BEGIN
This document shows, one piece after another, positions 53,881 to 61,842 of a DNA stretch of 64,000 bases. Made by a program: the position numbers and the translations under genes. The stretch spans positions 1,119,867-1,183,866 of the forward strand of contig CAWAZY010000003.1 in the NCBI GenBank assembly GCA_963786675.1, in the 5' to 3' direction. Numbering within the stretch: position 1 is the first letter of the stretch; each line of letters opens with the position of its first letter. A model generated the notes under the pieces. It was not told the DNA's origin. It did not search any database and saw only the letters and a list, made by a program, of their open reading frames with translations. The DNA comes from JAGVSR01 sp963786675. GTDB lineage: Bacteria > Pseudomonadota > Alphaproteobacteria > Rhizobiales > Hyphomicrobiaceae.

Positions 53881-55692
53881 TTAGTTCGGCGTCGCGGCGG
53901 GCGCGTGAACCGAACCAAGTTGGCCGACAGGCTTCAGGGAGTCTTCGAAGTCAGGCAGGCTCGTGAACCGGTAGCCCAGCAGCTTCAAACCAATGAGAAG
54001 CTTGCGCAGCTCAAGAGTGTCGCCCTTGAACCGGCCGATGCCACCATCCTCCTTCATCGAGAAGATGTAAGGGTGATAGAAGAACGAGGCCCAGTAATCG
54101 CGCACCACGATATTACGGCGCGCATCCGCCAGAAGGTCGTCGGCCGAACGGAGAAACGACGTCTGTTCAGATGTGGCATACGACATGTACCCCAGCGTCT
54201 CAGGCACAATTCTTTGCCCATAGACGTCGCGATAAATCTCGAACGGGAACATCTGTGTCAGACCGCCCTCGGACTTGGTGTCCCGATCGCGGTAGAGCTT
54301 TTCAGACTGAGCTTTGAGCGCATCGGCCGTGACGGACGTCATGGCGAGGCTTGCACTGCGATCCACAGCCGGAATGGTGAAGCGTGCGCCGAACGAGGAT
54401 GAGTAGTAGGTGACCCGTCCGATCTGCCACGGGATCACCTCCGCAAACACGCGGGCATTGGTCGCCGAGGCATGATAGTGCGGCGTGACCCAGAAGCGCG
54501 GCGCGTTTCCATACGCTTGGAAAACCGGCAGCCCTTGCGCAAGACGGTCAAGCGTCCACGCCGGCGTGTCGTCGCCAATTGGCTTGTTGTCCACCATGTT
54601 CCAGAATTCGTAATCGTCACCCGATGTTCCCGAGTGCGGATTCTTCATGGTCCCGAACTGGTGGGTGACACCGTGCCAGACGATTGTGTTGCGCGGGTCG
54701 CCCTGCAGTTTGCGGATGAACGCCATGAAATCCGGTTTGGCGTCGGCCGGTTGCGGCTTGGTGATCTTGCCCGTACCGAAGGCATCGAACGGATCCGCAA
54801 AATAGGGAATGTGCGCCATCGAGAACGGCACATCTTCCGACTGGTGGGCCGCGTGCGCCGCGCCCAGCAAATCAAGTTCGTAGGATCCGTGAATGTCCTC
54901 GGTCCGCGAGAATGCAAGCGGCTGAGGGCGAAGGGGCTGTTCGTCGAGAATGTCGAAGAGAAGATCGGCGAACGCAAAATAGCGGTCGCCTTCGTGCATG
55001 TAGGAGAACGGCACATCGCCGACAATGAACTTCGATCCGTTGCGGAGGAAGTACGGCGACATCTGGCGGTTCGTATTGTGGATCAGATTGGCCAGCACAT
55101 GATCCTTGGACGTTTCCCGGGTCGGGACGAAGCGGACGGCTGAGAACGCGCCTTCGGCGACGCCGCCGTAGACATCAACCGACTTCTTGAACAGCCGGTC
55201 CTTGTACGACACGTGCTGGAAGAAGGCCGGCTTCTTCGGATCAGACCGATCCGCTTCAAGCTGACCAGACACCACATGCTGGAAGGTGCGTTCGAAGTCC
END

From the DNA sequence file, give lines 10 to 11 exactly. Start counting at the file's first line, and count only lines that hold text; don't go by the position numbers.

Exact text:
54501 GCGCGTTTCCATACGCTTGGAAAACCGGCAGCCCTTGCGCAAGACGGTCAAGCGTCCACGCCGGCGTGTCGTCGCCAATTGGCTTGTTGTCCACCATGTT
54601 CCAGAATTCGTAATCGTCACCCGATGTTCCCGAGTGCGGATTCTTCATGGTCCCGAACTGGTGGGTGACACCGTGCCAGACGATTGTGTTGCGCGGGTCG